I dislike “attack ads”. They have no place in Canadian election campaigns. I think most Canadians agree with me. In debates I never try to win a point at the personal expense of my opponent. Whenever possible, I directly answer every question. Where I am uncertain of a factual response I will say so and will get back to you with one, or I will advise you of where you can get your best answer. A Councillor should listen to all sides of an issue without bias and should make informed decisions based on all available facts.
My four years as a City Councillor have enabled me to continue doing what I loved to do when I was a Durham College professor: to help people and to make a difference in my community. If you examine my record of accomplishments, I think you will see I have done a lot of that; however, I found that there were gaps in accessibility to information, knowledge, and Regional Staff contacts on a familiar basis which, had I known, would have made many projects easier and faster to accomplish. There are things which I want to accomplish in the next four years which being a City and Regional Councillor will make much easier.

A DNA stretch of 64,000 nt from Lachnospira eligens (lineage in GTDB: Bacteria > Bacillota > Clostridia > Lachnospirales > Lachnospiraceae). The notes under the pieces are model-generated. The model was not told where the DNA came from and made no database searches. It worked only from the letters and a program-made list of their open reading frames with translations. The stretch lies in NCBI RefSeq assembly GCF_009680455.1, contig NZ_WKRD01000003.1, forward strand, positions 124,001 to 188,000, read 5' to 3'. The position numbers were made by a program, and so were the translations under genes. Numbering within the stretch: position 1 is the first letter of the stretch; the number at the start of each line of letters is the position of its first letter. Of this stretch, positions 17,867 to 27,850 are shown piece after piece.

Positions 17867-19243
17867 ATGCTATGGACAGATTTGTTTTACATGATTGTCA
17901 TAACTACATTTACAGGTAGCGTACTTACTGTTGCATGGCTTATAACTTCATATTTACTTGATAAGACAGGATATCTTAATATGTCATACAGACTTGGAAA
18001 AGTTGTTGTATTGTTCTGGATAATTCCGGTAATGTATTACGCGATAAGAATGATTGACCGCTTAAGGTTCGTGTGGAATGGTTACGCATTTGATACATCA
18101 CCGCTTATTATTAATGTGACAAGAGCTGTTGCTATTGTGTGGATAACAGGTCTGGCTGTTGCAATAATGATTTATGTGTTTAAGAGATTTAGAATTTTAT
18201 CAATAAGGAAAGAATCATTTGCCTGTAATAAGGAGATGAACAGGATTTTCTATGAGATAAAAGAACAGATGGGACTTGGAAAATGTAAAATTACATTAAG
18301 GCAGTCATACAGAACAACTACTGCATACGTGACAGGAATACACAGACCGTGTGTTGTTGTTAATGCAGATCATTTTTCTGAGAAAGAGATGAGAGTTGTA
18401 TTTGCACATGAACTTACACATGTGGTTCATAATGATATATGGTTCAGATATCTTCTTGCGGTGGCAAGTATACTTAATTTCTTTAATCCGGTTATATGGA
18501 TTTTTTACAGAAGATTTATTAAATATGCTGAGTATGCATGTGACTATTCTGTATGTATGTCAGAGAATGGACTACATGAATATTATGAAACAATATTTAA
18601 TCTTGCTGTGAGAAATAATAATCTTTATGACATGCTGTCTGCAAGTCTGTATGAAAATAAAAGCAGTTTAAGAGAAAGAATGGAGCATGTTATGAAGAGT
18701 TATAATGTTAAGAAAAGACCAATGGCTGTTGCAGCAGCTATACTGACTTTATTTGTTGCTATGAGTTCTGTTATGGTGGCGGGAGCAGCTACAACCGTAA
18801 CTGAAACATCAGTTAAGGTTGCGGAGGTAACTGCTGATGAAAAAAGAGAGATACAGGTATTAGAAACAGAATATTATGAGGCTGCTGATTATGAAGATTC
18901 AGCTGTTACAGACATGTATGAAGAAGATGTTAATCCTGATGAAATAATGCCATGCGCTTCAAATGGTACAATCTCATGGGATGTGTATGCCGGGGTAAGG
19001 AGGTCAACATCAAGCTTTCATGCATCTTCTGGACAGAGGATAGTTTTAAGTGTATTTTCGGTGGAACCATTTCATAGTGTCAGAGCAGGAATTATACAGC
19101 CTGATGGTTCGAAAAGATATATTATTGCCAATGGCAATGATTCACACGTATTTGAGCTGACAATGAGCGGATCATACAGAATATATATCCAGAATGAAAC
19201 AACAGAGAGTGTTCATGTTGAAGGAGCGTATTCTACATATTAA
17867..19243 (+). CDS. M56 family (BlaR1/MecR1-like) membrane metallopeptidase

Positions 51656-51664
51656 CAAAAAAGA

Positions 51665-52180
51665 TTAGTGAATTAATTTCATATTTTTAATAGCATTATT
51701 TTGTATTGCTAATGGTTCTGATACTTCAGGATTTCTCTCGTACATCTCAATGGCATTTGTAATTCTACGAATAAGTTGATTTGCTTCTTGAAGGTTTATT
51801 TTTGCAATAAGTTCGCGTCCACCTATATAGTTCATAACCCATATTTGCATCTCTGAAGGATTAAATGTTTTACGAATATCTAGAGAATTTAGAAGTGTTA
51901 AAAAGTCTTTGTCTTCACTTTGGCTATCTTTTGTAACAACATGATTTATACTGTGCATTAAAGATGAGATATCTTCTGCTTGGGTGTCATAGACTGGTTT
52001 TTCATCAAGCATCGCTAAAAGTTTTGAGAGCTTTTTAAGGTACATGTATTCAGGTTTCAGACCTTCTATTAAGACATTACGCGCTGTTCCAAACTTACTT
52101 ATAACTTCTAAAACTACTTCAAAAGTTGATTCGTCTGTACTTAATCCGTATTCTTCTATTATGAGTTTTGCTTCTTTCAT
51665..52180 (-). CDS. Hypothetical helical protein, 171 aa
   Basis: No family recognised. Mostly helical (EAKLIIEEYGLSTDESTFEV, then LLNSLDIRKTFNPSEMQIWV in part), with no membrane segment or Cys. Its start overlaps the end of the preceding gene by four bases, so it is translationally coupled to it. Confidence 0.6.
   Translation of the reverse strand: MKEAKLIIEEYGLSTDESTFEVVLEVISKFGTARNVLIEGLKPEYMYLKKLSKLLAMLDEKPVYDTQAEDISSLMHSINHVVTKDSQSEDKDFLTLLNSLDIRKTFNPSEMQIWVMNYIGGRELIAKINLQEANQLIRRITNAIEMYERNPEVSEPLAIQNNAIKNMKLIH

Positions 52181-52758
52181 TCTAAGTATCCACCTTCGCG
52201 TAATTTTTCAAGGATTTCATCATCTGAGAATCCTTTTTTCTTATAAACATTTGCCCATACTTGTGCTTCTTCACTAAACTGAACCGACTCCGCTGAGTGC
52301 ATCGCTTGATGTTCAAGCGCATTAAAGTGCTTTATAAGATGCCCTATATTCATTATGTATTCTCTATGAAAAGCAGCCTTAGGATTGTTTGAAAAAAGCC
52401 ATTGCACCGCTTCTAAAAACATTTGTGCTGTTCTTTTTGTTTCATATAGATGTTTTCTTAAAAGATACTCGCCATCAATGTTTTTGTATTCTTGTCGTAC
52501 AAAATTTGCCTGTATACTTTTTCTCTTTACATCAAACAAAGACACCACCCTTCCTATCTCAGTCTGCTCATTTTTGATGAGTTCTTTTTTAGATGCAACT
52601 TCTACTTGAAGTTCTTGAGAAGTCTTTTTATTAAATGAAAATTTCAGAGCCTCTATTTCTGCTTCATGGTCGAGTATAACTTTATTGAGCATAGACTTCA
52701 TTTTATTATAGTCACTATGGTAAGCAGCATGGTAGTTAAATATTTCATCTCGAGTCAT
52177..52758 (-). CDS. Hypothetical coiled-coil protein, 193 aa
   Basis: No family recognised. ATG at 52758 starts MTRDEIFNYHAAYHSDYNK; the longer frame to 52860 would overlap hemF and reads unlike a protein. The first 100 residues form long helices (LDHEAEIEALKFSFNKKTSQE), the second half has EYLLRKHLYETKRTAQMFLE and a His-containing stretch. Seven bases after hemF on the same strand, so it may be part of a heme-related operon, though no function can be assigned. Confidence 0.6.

I taught ethics in the Police Foundations program at Durham College for 10 years. Being ethical means, “It’s not what you do when people are watching; it’s what you do when they’re not.” My father was with CIBC for 46 years. I grew up with financial accountability. My wife and I own our own home and have no personal debt. I do not like to see taxpayers’ hard-earned money being overspent, and I will work tirelessly to ensure we are getting the fullest value for our tax dollars. I live my life by the Golden Rule: Do unto others as you would have them do unto you. I believe any new policy, procedure, or by-law should follow “The Harm Principle”: Will this action cause harm or potential harm to others? If so, either don’t do it or find an alternative that doesn’t.